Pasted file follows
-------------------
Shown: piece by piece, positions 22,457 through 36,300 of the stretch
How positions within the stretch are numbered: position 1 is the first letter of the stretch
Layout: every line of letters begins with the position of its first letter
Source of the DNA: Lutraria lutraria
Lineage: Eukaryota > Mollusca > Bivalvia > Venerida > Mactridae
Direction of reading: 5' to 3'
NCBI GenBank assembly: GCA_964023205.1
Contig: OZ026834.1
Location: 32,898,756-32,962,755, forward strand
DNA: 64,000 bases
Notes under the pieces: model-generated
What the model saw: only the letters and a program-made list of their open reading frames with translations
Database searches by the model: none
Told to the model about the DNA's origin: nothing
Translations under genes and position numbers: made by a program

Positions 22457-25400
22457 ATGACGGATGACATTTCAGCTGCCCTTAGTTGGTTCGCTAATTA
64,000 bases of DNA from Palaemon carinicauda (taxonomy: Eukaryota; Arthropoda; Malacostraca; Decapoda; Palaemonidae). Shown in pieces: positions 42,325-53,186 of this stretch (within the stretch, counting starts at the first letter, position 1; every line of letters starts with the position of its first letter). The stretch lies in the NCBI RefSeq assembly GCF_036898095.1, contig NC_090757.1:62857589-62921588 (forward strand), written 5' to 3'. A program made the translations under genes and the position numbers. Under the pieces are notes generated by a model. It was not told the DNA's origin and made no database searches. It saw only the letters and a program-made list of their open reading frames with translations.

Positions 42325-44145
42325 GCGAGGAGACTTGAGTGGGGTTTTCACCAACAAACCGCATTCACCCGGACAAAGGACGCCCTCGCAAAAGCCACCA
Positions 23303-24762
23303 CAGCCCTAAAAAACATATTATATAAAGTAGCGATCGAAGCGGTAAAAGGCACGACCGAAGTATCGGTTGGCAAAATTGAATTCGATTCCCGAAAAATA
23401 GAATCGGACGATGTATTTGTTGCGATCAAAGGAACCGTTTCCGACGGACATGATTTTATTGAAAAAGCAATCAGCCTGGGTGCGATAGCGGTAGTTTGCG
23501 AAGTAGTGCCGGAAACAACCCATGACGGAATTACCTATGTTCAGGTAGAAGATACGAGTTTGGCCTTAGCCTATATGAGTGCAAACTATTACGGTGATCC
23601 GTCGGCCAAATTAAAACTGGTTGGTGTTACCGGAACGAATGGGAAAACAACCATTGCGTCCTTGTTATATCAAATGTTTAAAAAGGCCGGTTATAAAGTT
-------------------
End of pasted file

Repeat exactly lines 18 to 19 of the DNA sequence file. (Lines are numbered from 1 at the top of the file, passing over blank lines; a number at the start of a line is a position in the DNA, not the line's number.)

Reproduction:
64,000 bases of DNA from Palaemon carinicauda (taxonomy: Eukaryota; Arthropoda; Malacostraca; Decapoda; Palaemonidae). Shown in pieces: positions 42,325-53,186 of this stretch (within the stretch, counting starts at the first letter, position 1; every line of letters starts with the position of its first letter). The stretch lies in the NCBI RefSeq assembly GCF_036898095.1, contig NC_090757.1:62857589-62921588 (forward strand), written 5' to 3'. A program made the translations under genes and the position numbers. Under the pieces are notes generated by a model. It was not told the DNA's origin and made no database searches. It saw only the letters and a program-made list of their open reading frames with translations.

Positions 42325-44145